Moreover, the article acknowledges the importance of self-compassion and understanding in addressing self-sabotage. The author reminds readers that self-sabotage is often rooted in deeper emotional wounds or past experiences and that healing and growth require patience, kindness, and a willingness to confront and release negative self-perceptions.

    I highly recommend this article to anyone who has experienced self-sabotage or wishes to understand it better. Your compassionate and insightful approach, coupled with their practical suggestions, make it a valuable resource. By engaging with the concepts and strategies presented in this article, one can embark on a journey of self-discovery, self-acceptance, and personal growth, ultimately breaking free from self-sabotage and embracing a more fulfilling and empowered life.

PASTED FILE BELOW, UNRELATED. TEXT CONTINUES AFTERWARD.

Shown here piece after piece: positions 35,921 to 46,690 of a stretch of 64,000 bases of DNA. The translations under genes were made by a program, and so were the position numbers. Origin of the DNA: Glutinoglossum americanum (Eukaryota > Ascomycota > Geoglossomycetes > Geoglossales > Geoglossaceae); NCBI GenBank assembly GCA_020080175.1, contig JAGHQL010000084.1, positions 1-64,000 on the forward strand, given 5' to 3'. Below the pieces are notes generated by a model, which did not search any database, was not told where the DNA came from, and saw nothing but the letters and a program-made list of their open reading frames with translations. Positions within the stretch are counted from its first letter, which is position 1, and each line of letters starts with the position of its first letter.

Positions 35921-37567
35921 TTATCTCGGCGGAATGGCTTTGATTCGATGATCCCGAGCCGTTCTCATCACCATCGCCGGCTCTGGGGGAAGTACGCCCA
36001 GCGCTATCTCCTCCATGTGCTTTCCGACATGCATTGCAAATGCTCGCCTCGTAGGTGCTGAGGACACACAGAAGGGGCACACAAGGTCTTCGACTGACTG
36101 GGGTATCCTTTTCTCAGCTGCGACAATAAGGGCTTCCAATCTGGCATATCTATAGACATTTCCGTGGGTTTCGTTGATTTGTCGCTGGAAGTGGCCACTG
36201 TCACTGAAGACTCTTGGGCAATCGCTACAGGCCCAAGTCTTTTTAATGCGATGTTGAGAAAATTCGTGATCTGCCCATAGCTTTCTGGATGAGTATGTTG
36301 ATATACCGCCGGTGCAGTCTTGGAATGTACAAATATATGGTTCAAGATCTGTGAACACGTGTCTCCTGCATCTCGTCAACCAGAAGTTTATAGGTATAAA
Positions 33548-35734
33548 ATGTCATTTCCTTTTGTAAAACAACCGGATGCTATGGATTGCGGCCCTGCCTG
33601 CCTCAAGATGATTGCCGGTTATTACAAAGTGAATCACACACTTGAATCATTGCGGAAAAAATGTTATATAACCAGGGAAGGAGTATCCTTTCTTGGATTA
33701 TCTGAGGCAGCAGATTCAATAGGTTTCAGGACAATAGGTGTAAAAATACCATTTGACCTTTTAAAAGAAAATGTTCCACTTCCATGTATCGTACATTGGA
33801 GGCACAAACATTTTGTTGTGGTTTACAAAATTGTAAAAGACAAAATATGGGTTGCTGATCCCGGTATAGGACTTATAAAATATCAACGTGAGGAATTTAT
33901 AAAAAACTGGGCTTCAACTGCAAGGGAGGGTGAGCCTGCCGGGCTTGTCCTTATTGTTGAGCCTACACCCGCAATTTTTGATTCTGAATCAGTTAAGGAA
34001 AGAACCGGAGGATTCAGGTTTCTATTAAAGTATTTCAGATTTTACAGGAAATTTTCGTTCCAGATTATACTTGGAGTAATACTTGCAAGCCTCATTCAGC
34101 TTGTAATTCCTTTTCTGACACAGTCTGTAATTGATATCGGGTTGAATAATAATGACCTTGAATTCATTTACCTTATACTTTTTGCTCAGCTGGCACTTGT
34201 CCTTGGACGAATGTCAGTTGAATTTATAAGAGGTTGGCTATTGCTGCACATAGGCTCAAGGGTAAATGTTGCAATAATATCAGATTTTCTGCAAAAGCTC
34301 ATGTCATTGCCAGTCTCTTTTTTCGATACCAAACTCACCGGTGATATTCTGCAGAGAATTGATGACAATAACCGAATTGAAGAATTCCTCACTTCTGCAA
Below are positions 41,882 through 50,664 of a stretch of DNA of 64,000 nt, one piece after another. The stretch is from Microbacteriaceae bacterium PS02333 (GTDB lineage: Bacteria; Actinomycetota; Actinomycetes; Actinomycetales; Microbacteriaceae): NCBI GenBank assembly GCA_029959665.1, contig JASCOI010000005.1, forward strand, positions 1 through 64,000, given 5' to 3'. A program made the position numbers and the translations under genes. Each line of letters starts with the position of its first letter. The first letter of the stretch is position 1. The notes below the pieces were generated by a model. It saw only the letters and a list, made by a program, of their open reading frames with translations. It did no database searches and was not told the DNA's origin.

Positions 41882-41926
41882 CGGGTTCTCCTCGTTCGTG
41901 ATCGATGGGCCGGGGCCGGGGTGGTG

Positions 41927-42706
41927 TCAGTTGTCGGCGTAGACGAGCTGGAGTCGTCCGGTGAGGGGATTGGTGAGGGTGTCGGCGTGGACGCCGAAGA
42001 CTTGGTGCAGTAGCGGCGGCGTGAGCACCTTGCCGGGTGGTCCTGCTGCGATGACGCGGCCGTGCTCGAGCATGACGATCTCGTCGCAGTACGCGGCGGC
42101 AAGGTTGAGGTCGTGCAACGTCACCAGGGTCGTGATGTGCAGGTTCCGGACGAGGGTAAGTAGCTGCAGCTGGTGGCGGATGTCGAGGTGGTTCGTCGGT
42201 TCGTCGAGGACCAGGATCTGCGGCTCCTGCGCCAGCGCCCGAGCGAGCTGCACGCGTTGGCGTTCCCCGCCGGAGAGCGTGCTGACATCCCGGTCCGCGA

• June 15, 2023 at 6:17 PM

      Thank you Pasindu for elaborating on the article. I do appreciate your response and appreciation of the post. Thank you again my friend!

  • June 17, 2023 at 8:07 AM

    I am often very hard on myself and think I can do better. Replaying everything that you did wrong, really struck a cord with me. I am always analysing what I said or did wrong, Instead I should focus more on letting go and learn from my mistakes. It is interesting to see the other signs of self sabotage, which thankfully I am not guilty of. 

    Thank you for pointing out the importance of self-awareness and self-compassion, to help you overcome sabotaging yourself.

    • June 18, 2023 at 11:39 PM

      I appreciate your feedback and thank you for taking the time to read the post…greatly appreciated.

  • June 18, 2023 at 7:19 PM

    I used to think perfectionism was a strength. But now I know it is a weakness. When I started my business, I wanted everything perfect; but I did nothing. I started working towards success when I opened up to correction and making mistakes. I agree with you that it is a sign of self-sabotage. Please can you recommend programs that can help one overcome perfectionism?

    • June 18, 2023 at 9:54 PM